If you watched the Super Bowl, like a large part of the world, you probably noticed Richard Sherman of the Seattle Seahawks closely guarding his left arm. It turns out that he tore his ulnar collateral ligament (UCL) in his left elbow and will require off-season surgery. Generally, this injury is thought of as a baseball injury, as the majority of research has focused on UCL reconstruction in pitchers. However, there are cases in which other athletes such as wrestlers and gymnasts will tear the ligament in a weight bearing position. Regardless of the mechanism of injury, Sherman will likely undergo the famed Tommy John surgery.


According to the British Journal of Sports Medicine, the success rate of UCL reconstruction varies between 63% and 97% depending upon the technique. However, complication rates are relatively low, at 10%. Other research has shown a return to prior level of play for pitchers to vary between 9 months and 18 months. This is largely dependent upon the point in the season that they are injured and when they elect to have the surgery relative to the next season. In Sherman’s case, if he has the surgery sometime in the next month, we can likely expect a full return in time for next season; barring any complications. The biggest rehab consideration for him will be the stability of the elbow with pushing and pulling movements, as well as tolerance to weight bearing at high loads and velocities due to the level of contact associated with playing professional football. The challenge with the typical Tommy John patient centers around the ability to resist repetitive stresses at the medial elbow during the pitching motion, but Sherman will not face similar sport specific challenges.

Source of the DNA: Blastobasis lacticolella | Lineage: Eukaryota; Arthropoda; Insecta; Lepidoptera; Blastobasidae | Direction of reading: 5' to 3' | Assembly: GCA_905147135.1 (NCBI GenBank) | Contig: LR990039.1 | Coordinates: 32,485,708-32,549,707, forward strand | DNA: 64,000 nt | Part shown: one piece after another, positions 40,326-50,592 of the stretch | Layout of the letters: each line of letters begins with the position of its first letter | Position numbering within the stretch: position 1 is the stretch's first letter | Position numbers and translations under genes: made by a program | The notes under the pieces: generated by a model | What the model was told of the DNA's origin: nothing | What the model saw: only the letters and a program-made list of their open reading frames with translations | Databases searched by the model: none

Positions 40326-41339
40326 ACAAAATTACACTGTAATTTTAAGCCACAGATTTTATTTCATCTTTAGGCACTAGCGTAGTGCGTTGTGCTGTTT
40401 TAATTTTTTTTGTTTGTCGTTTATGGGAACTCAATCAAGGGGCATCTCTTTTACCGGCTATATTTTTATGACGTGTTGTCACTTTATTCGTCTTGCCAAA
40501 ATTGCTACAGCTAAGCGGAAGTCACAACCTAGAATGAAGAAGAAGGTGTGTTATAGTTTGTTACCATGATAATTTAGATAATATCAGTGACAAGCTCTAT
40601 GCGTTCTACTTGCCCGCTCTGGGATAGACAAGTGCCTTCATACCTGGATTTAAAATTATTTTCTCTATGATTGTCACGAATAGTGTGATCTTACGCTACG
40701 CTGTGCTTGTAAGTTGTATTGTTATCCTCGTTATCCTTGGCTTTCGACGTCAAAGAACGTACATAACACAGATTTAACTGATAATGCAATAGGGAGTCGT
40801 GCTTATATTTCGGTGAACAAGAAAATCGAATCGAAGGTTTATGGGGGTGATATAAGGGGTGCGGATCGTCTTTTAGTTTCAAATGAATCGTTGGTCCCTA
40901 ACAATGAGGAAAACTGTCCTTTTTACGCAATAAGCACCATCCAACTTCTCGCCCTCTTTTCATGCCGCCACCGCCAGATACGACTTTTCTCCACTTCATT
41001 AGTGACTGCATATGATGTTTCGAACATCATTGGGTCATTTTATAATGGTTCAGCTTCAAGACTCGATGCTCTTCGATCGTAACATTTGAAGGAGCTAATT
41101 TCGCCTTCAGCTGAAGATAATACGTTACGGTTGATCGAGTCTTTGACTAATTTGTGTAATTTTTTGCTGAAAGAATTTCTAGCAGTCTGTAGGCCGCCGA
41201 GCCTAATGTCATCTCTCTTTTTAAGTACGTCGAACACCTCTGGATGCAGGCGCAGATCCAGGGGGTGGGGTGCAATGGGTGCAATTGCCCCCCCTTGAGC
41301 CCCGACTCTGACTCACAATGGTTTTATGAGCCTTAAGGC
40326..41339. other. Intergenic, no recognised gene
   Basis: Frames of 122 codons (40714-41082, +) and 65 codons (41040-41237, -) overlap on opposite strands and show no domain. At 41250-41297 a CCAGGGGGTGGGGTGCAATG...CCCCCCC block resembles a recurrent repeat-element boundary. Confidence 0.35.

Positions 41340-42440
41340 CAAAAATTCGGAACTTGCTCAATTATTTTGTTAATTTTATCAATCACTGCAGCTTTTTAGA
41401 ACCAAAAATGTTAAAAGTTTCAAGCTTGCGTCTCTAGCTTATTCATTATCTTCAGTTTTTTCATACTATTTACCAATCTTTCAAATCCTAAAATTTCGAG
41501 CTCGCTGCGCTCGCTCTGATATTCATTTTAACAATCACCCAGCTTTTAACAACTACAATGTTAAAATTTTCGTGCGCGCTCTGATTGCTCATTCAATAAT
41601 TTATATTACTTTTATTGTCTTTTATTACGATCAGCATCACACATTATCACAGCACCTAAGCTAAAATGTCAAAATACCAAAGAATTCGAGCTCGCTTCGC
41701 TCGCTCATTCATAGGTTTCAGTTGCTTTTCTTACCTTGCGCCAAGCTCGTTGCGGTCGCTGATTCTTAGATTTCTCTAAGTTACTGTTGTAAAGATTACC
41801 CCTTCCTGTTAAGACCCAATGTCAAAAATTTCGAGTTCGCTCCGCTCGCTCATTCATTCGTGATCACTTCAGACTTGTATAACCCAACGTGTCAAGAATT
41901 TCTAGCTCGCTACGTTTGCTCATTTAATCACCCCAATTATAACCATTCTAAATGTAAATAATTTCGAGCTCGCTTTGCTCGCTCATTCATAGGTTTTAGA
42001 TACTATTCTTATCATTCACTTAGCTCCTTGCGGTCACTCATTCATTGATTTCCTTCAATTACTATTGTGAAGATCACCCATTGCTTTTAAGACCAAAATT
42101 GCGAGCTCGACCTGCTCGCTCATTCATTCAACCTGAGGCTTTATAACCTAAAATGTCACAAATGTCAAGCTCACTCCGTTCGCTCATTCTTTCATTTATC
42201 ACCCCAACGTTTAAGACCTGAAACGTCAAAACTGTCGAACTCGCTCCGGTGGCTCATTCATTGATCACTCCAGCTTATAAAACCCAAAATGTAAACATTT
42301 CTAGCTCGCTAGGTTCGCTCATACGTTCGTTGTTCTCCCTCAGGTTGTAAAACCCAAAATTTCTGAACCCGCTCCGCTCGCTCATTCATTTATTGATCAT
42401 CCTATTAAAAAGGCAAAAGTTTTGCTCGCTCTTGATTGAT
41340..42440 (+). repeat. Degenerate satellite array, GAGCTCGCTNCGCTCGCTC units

In summary, we can likely expect this to be just a larger pothole than usual in the typical recovery that a professional football player typically goes through in any off-season. And perhaps of greater concern to many football fans, this should not be a major deciding factor in selecting the Seattle Defense in next season’s fantasy football draft.